What would make the Federal Reserve change its mind and loosen policy rather than tighten it?

Russ Mould
7 November 2018

“The US Federal Reserve is expected to leave interest rates unchanged and keep withdrawing Quantitative Easing at a rate of up to $50 billion a month at Thursday’s policy meeting, but Chair Jay Powell is expected to lay the ground work for a fourth rate rise of this year and ninth of this upcycle in December – despite President Trump’s claim that such a move would be ‘loco’,” says Russ Mould, AJ Bell investment director.

“Fed policy remains one of the key issues for investors to assess right now – it may not be a coincidence that the US central bank has so far shrunk its balance sheet by $351 billion, or 8%, while the S&P 500 is some 7% off its all-time high.

 
Source: FRED – St. Louis Federal Reserve database, Refinitiv data

“The President’s colourful accusations that his country’s central bankers are ‘going crazy’ articulate a deep-rooted fear in the markets that higher rates and less stimulus could mean lower share prices. The Fed does not seem moved by such talk as yet, but this does beg the question of what might have to happen for the US central bank to stop tightening and even start loosening policy once more.

“Fed chairman Jay Powell’s predecessors Ben Bernanke and Janet Yellen oversaw the launch of all three phases of the Fed’s QE scheme in November 2008, November 2010 and September 2012. All three of those programmes came in the wake of a combination of 

•    stock market weakness, or at least a loss of upward momentum
•    a sell-off in high yield (junk) bonds (as benchmarked by the US-quoted iShares iBoxx High Yield Corporate Bond Exchange-Traded Fund, which has the ticker HYG)
•    A flattening in the yield curve (a decline in the premium yield offered by US 10-year Treasuries relative to two-year ones)

“Yet Powell seems to have a different outlook, given both his 2017 quote that ‘it’s not the Fed’s job to stop people losing money’ and the US central bank’s suggestions that the yield curve is not as reliable an indicator as it once was.

“If financial market indicators will not sway Mr Powell and colleagues, then perhaps investors will have to look to real-world, economic ones.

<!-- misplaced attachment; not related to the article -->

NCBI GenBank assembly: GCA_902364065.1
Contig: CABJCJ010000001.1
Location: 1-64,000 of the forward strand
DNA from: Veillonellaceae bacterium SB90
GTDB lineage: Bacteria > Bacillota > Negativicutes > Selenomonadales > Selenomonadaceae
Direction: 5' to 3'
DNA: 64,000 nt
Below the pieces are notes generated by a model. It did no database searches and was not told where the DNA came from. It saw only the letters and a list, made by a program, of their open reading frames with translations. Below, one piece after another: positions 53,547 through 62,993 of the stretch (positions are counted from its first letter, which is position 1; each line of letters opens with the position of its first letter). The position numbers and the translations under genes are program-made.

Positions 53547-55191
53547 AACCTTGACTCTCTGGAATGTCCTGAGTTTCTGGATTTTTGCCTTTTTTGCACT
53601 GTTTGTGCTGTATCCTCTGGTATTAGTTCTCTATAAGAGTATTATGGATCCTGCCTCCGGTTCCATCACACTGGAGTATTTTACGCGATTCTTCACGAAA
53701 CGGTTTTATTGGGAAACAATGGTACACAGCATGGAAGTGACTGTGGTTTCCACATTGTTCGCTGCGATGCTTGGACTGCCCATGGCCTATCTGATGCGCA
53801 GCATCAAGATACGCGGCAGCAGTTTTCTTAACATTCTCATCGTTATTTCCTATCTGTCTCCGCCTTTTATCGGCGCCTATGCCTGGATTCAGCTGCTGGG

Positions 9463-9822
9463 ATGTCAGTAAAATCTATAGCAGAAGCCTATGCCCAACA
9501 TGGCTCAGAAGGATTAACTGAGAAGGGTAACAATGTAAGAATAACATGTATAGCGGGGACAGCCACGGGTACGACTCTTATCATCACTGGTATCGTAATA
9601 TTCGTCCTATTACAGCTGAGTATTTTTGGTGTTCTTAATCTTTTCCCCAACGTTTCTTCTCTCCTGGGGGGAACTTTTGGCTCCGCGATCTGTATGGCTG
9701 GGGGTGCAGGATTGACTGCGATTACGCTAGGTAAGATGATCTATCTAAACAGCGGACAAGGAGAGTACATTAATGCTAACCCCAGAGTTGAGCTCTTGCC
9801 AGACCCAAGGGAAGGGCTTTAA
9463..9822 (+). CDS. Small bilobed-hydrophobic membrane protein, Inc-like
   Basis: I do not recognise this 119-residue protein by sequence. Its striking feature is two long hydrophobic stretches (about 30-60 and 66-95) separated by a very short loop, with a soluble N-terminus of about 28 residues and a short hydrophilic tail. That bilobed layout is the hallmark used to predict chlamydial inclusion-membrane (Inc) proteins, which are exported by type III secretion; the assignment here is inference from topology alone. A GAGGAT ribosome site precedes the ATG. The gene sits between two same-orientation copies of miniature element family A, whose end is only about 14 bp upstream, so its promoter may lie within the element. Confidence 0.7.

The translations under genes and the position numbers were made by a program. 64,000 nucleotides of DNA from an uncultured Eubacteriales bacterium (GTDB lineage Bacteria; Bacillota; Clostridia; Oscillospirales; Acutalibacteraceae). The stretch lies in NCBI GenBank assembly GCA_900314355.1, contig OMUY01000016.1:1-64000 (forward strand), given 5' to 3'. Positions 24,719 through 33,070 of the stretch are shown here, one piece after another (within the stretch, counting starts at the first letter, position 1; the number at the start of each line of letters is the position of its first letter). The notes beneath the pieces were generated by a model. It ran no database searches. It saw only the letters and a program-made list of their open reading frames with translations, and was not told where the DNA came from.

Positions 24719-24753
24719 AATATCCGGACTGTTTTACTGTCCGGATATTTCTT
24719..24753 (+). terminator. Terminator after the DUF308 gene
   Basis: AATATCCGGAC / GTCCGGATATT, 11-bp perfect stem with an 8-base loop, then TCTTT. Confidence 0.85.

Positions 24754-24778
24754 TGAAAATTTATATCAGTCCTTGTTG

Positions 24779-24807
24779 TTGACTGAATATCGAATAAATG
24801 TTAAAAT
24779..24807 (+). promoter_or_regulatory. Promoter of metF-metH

“AJ Bell has therefore trawled through a substantial batch of US data to see which items may have influenced Fed thinking under Mr Bernanke and Ms Yellen. 

“Of the real-world ones, three in particular seem to have tempted the US central bank to pull the monetary stimulus trigger in the past (the rings show when QE1, QE2 and QE3 were launched).

•    Weakness in the Institute for Supply Management’s (ISM) manufacturing purchasing managers’ index (PMI)

 
Source: Refinitiv data


•    Weakness in the non-farm payroll data and a loss of momentum in job creation

 
Source: Refinitiv data

•    A slackening in the rate of inflation

 
Source: Refinitiv data

“This makes sense, since the Fed has a twin mandate of employment and inflation. 

"Inflation has ebbed a little and the PMI has pulled back slightly from its peak but neither really has done so to the degree seen ahead of QE2 or QE3. Moreover, US job creation is still strong, judging by the 250,000 new non-farm payrolls added in October and 3.1% wage growth.

“Under such circumstances, the Fed seems unlikely to be deflected off course by increased asset price volatility alone. Financial markets are on their own. 

“It is now for investors to decide whether momentum in earnings, cash flows and dividends are sufficient to justify prevailing valuations and compensate them for the specific risks that come with individual asset classes and geographic regions, because there is no longer enough cheap money around to lift all prices on a tide of liquidity.”

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